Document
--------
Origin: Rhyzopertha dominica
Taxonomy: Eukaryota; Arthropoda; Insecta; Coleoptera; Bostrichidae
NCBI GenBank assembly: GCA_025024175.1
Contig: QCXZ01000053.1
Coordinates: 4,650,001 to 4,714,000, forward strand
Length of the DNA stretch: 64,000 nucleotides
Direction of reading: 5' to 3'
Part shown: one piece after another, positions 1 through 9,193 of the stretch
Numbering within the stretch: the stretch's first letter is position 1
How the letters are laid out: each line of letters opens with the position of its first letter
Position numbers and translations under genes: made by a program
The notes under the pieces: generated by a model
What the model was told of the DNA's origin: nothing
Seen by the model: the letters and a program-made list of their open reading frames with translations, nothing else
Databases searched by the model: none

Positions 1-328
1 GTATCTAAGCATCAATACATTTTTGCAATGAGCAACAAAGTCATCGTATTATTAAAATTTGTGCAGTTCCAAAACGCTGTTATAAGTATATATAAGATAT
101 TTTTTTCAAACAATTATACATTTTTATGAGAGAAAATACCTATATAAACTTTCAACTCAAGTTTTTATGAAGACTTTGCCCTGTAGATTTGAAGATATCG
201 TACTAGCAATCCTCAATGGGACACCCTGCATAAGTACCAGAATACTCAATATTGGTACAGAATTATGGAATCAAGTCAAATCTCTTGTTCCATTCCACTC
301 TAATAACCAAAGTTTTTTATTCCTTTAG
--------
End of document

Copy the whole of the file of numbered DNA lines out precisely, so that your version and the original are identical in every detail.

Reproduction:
Origin: Rhyzopertha dominica
Taxonomy: Eukaryota; Arthropoda; Insecta; Coleoptera; Bostrichidae
NCBI GenBank assembly: GCA_025024175.1
Contig: QCXZ01000053.1
Coordinates: 4,650,001 to 4,714,000, forward strand
Length of the DNA stretch: 64,000 nucleotides
Direction of reading: 5' to 3'
Part shown: one piece after another, positions 1 through 9,193 of the stretch
Numbering within the stretch: the stretch's first letter is position 1
How the letters are laid out: each line of letters opens with the position of its first letter
Position numbers and translations under genes: made by a program
The notes under the pieces: generated by a model
What the model was told of the DNA's origin: nothing
Seen by the model: the letters and a program-made list of their open reading frames with translations, nothing else
Databases searched by the model: none

Positions 1-328
1 GTATCTAAGCATCAATACATTTTTGCAATGAGCAACAAAGTCATCGTATTATTAAAATTTGTGCAGTTCCAAAACGCTGTTATAAGTATATATAAGATAT
101 TTTTTTCAAACAATTATACATTTTTATGAGAGAAAATACCTATATAAACTTTCAACTCAAGTTTTTATGAAGACTTTGCCCTGTAGATTTGAAGATATCG
201 TACTAGCAATCCTCAATGGGACACCCTGCATAAGTACCAGAATACTCAATATTGGTACAGAATTATGGAATCAAGTCAAATCTCTTGTTCCATTCCACTC
301 TAATAACCAAAGTTTTTTATTCCTTTAG